International Respect for Chickens Day

 

This peacock knows chickens are pretty special!

 

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Addendum

Sadly, or should I say predictably, big industry got its way today.

The government has failed consumers AND chickens.

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Boycott bad eggs!

The government has decided on new rules for free range egg labels that fail consumers. Their proposed information standard allows egg producers stocking at 10,000 hens per hectare to call themselves free range. Their proposed standard does not require that chickens are outdoors.
Boycott bad eggs that have an outdoor stocking density of up to 10,000 hens per hectare.
Eggs that come from chickens that don’t go outside and have high stocking densities don’t meet consumers’ expectations and don’t deserve the free range label. Boycott these eggs and tell Ministers responsible for this decision about your pledge.
To identify which eggs are bad and stock at 10,000 hens per hectare, use CHOICE’s free range egg buying guide.

Week 13 Coalition Against Duck Shooting (Australia)

*Snap* …just like that, we are a quarter of the way through the year already!

*Quackle* …and now suddenly it is open slather for eco-terrorists as duck hunting season begins where it hasn’t already been banned (Allowed : Victoria, SA, Tas, NT. Banned: QLD, NSW, and WA)

“We’ve got declining populations anyway, so it would be prudent to try to hold off in these dry times.”

-Richard Kingsford,Aerial Surveryor of Australian waterbird numbers and ecosystems

-unrecovered kills from a previous season

*Pop* … hopefully the celebratory sound of bottles of Chateau Champiss being opened when this cruel bloodbath is finally seen for what it is and outlawed entirely.

Why hasn’t it been banned yet?  Quite likely due to the organised voting power of the hunters, even though the majority of Victorians are against it, according to The Saturday Paper reporter, Andrew Stafford:

As duck numbers dwindle, the Victorian government’s decision to support this year’s hunting season has sparked claims the regulatory body is biased.

Illustration: Matt Golding

He continues: The Game Management Authority estimates the total harvest from the 2015 season, based on hunter diaries, was 203,934 ducks – 53 per cent of the long-term average of 382,447. An estimated 80,610 were shot on opening weekend. But those figures do not include illegally killed non-game species, the injured, or birds that could not be recovered. Richard Kingsford said the majority of ducks killed are juveniles, victims of their own inexperience.

The Saturday Paper – Victorian Duck Hunting Season

These figures only reflect the ducks that were legally shot and retrieved. 

It is estimated that only 1 in 4 birds shot are retrieved.  Tens of thousands of others are left to die slowly and painfully, unable to eat with shattered beaks or unable to fly with damaged wings, their bodies left to rot away pointlessly. 

Meanwhile the ecosystem becomes polluted with shot and shells.

These are wild birds living in dwindling natural, publically owned reserves – they are not threatening agriculture.

Imagine if hundreds of people came into my home and started firing away while I was unarmed and minding my own business- would anybody consider this sport, or a ‘game’ as the name suggests, even if I ran for my life?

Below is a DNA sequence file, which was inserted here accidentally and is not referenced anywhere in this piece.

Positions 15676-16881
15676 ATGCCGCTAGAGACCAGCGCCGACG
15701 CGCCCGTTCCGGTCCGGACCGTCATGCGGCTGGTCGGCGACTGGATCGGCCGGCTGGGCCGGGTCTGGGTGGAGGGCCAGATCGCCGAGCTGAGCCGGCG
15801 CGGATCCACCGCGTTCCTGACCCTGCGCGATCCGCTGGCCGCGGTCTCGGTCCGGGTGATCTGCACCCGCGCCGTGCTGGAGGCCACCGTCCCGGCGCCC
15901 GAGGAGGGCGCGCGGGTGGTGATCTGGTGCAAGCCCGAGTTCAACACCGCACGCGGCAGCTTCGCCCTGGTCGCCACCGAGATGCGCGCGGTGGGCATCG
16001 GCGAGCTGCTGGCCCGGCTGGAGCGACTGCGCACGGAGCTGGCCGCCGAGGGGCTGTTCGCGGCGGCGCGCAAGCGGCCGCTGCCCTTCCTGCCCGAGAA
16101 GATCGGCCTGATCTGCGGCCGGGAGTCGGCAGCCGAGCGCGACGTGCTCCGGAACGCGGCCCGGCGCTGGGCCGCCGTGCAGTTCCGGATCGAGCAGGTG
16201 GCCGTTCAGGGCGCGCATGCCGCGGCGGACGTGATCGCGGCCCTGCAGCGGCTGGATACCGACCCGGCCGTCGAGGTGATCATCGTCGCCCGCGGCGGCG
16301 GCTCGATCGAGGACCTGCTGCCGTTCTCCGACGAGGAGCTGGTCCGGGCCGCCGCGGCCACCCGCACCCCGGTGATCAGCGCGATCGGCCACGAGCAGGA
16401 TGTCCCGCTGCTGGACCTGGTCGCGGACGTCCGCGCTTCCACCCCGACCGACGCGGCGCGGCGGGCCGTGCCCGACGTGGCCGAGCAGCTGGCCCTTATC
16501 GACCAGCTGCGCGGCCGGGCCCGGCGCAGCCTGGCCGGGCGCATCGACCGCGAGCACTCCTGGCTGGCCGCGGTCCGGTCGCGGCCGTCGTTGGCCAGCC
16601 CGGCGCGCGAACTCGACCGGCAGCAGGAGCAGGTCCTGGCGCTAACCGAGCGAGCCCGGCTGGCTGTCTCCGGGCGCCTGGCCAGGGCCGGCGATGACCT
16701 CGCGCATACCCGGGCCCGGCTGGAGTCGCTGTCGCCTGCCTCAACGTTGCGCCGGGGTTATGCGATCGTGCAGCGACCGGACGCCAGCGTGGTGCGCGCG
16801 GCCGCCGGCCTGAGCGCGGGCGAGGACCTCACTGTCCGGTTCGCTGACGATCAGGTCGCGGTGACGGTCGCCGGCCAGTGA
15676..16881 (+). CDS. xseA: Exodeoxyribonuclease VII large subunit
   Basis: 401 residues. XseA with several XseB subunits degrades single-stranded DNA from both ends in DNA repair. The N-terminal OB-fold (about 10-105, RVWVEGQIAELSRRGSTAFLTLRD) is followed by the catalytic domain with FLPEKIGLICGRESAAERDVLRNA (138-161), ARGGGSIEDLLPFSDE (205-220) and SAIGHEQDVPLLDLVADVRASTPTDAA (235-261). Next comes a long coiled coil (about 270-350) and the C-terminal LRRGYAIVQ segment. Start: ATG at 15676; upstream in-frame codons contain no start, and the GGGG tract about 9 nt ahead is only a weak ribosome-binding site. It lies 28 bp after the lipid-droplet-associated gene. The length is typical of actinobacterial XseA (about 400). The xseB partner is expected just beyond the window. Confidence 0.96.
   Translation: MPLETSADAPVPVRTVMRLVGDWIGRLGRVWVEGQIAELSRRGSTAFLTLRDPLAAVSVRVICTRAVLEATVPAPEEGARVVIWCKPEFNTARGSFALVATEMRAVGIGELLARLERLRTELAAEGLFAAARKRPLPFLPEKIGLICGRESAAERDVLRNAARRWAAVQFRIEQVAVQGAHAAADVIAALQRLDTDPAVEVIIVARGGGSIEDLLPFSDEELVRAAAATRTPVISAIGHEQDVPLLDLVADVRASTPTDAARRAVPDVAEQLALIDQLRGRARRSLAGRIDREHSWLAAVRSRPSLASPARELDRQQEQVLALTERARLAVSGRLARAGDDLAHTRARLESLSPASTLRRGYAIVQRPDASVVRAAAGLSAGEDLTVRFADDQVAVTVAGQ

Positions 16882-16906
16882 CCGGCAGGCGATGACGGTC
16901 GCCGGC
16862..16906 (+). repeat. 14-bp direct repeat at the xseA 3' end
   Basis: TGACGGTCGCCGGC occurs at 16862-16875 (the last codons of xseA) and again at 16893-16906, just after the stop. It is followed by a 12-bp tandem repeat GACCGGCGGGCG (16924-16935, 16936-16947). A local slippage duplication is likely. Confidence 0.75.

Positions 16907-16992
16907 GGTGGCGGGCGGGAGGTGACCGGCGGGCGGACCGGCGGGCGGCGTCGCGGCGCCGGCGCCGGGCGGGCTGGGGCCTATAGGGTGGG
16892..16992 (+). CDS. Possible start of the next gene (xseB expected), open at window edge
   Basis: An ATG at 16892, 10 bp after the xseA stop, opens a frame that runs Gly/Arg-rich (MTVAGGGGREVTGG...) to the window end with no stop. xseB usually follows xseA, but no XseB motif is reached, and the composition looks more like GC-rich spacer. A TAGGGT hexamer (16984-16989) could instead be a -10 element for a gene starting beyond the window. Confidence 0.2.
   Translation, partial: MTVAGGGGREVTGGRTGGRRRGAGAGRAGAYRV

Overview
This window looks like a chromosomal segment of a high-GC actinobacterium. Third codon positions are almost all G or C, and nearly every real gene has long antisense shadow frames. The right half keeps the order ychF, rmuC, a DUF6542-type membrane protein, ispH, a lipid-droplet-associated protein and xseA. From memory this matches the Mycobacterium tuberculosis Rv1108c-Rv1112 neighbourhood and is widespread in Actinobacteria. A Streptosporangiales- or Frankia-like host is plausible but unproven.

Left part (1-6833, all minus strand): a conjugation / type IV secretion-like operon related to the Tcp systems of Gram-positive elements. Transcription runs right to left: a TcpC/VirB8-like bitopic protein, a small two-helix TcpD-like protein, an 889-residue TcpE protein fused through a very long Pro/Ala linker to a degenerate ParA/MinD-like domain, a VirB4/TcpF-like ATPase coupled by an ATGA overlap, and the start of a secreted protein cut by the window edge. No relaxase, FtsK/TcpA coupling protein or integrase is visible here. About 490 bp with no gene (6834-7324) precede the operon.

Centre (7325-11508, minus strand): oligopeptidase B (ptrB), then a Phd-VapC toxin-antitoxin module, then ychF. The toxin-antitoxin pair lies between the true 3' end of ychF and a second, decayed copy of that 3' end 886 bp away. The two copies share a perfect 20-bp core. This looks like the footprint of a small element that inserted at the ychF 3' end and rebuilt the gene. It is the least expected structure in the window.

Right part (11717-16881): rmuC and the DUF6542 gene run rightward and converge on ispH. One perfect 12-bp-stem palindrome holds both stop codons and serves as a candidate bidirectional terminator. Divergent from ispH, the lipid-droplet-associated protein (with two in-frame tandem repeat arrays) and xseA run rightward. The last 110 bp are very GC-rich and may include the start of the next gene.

This is just a cowardly expression of bloodlust by people who want all the rights and no responsibilities. I bet they would never calmly accept the affront of a stranger so much as beeping at them in traffic, but they are willing to act like they’re in the wild west when the (fire)power is all in their hands.

This week my immense appreciation goes to these truly game people:

Coalition Against Duck Shooting

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Facebook – Coalition Against Duck Shooting

Please use this Animals Australia form to call for an end to the slaughter :  Take Action

Or write to:

Victorian Premier Daniel Andrews

South Australian Premier Jay Wetherill

Northern Territory Chief Minister Adam Giles

Tasmanian Premier Will Hodgman

 

If Queensland can ban it, anywhere can!

Together we can make a change.

 

 

 

 

Week 12 Animals Fiji (Fiji)

Compassion Fatigue originally referred to a state of stress and psychological exhaustion that can affect caring for people or animals in distress.

Nowadays a Google search offers a common alternative definition: public indifference to charitable appeals on behalf of suffering people, experienced as a result of the frequency or number of such appeals.

“…sooner or later the outside of the envelope is reached. No matter how graphic the images, we become inured to the tragedy of subsequent disasters.”

– Susan Moeller, COMPASSION FATIGUE How the Media Sell Disease, Famine, War, and Death

Of course it’s not just compassion that fatigues quickly, we are attracted to the novel and new and soon bored with the familiar.

Look at this ‘horse girl’ before and after picture…

…if you haven’t seen it before it is quite fascinating.

But the second time you see it, it’s already less interesting.

And the more people who do it, the more ‘same old same old’ it gets so the modifications needed to stand out progressively get more extreme.

Frankly, if you aren’t willing to cut off your nose to look more like a skull, then you’re not even trying!